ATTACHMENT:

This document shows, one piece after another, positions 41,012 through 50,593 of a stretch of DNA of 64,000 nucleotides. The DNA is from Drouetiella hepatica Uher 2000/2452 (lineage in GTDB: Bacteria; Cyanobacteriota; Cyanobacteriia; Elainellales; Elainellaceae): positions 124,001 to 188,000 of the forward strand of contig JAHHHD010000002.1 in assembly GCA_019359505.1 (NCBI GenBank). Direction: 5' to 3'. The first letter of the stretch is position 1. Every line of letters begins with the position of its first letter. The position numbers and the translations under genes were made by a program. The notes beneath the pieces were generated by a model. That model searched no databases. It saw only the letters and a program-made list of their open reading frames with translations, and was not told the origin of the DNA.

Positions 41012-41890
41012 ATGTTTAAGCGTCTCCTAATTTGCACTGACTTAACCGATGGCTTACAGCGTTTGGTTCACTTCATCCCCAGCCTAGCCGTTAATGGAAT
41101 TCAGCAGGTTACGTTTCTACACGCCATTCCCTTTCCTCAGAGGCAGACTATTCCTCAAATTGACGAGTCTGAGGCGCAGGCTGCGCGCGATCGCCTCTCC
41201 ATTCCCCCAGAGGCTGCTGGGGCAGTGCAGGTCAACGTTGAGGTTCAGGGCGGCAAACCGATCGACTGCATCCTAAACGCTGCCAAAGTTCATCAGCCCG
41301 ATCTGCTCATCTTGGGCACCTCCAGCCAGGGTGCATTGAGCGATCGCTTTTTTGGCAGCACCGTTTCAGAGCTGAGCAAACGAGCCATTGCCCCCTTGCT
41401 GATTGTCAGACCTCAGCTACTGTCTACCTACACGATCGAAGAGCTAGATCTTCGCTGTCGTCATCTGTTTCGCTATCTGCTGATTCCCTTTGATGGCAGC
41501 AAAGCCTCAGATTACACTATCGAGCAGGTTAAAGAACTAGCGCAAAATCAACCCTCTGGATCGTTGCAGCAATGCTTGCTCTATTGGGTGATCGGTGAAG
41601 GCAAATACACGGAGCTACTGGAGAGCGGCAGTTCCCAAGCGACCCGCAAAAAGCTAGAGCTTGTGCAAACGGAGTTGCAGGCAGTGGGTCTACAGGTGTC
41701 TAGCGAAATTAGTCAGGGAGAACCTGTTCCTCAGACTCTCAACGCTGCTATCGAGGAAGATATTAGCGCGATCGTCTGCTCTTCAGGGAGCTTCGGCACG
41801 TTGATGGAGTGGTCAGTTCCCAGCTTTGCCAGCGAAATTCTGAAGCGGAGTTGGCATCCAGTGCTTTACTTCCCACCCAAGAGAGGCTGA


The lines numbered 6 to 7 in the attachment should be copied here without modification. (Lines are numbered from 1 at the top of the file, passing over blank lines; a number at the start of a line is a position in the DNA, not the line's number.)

41301 ATCTGCTCATCTTGGGCACCTCCAGCCAGGGTGCATTGAGCGATCGCTTTTTTGGCAGCACCGTTTCAGAGCTGAGCAAACGAGCCATTGCCCCCTTGCT
41401 GATTGTCAGACCTCAGCTACTGTCTACCTACACGATCGAAGAGCTAGATCTTCGCTGTCGTCATCTGTTTCGCTATCTGCTGATTCCCTTTGATGGCAGC